I have been carving a Kuksa on and off for a few weeks now and here it is finished and oiled.
I had a eucalyptus tree in the garden and the severe cold last year killed it off. So I decided to chainsaw it down and make something from it.
This is the end result.
One reason for it taking so long has been drying times for the green wood and drying times for the oiling process. This vessel is now ready to take its first liquid.
As you can see I decided to add Futhark Runes to the rim in homage to the Scandinavian origins of these types of vessels. The runes add decoration and don't mean anything so it's not worth translating.
As you might see there is also a carving on the handle which will be revealed in following pictures.
I loved carving this Kuksa and if I'm honest the whole process. What added to the time it took from log to finished article was the decision to soak the bowl in cold coffee to stain the wood this beautiful brown colour. This added to the drying and finishing times.
The rim of the bowl has been left wavy and not flattened as I see in many kuksa's. Im either lazy and can't be bothered or it's a more natural look, which is I have to say I love. A flat rimmed Kuksa seems commercially produced.
This photo starts to reveal more decoration on the outside of the bowl. Again all of this takes time and patience to do, but adds much to the finished piece.
The dragon bowl. I've used this design in any forms before and a large blank piece of wood screamed out to have something on it. The runes in the centre are my initials. Even f the bowl is sold then it becomes the makers mark.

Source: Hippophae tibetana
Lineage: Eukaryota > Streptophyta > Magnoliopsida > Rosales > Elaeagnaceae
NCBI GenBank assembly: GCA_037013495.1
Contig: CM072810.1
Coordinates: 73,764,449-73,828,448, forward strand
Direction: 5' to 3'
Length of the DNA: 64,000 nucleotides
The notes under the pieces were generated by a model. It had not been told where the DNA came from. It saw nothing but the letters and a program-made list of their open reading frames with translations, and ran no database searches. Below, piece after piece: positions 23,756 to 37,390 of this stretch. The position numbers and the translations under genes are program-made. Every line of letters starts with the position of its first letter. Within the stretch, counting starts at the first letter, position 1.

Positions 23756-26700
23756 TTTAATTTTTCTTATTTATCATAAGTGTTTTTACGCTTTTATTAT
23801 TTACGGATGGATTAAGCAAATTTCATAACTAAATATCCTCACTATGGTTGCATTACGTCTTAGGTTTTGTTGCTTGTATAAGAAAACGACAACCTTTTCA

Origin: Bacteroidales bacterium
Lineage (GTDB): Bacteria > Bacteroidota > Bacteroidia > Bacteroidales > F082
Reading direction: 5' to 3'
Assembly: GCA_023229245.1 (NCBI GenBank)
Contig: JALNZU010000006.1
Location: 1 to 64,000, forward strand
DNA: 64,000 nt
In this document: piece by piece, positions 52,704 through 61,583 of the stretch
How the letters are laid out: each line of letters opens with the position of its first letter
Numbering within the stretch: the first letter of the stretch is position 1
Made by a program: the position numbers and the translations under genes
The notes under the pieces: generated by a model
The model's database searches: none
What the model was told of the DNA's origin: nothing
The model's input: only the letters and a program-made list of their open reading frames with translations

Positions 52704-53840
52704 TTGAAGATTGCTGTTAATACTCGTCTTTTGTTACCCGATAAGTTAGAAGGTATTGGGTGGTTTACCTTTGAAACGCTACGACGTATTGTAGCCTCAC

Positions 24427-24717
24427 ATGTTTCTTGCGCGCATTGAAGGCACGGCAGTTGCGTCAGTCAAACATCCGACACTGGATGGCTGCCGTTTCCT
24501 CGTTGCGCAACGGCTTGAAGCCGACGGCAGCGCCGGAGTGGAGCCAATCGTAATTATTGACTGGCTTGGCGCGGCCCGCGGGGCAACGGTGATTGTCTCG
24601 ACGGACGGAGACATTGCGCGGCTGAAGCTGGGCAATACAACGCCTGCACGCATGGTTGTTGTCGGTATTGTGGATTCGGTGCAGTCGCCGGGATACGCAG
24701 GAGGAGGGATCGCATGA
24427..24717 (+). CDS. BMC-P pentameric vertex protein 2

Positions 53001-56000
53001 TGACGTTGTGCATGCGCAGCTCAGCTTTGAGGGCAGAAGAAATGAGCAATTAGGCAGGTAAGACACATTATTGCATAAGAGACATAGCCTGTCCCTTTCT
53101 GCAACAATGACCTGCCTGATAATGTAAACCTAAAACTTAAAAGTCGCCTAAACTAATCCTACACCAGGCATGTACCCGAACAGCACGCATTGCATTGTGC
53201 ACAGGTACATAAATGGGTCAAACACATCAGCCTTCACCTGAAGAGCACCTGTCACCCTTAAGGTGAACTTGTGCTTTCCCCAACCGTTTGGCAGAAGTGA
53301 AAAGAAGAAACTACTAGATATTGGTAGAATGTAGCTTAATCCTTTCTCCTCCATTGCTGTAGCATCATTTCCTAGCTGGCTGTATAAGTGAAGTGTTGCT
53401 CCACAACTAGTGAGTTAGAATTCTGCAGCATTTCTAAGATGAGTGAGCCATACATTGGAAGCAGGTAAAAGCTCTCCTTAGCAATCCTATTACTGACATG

Here we can see e Woodwose more clearly. Not one of the most detailed but as this is a bowl before being a carving then that's ok with me.
Interestingly I was asked if the wood was hard to carve. I found it quite easy to carve while green, slightly spongy and fibrous. It's a light bowl but now dry quite sturdy.
The shaping at the handle makes this a good pouring vessel as well.
The leather cord is so the cup can be tied to the backpack when out walking and hung up in the workshop at home.
The final picture gives you a sense of scale and size.
One area to point out is the knot hole that appeared after carving, which I've worked around. In order to not go through the Kuksa wall I had to be careful on the inside, it has left a bulge on the inside corresponding to the knot on the exterior. Again I quite like the naturalness of it.
I'm going to start one without staining it so you can see the difference that coffee staining can make. I love the use of natural ingredients, let alone the cost savings on chemical stains. The Kuksa is finished in Tung oil which is a great finish for food prep or eating items like this. It is howevever made from nuts so those with nut allergies beware.
Now tradition states these guys need to be christened with ale or spirits. I will try the ale first!
I hope it doesn't taste of Tung oil!
Your comments as always are welcome
~ Dave ~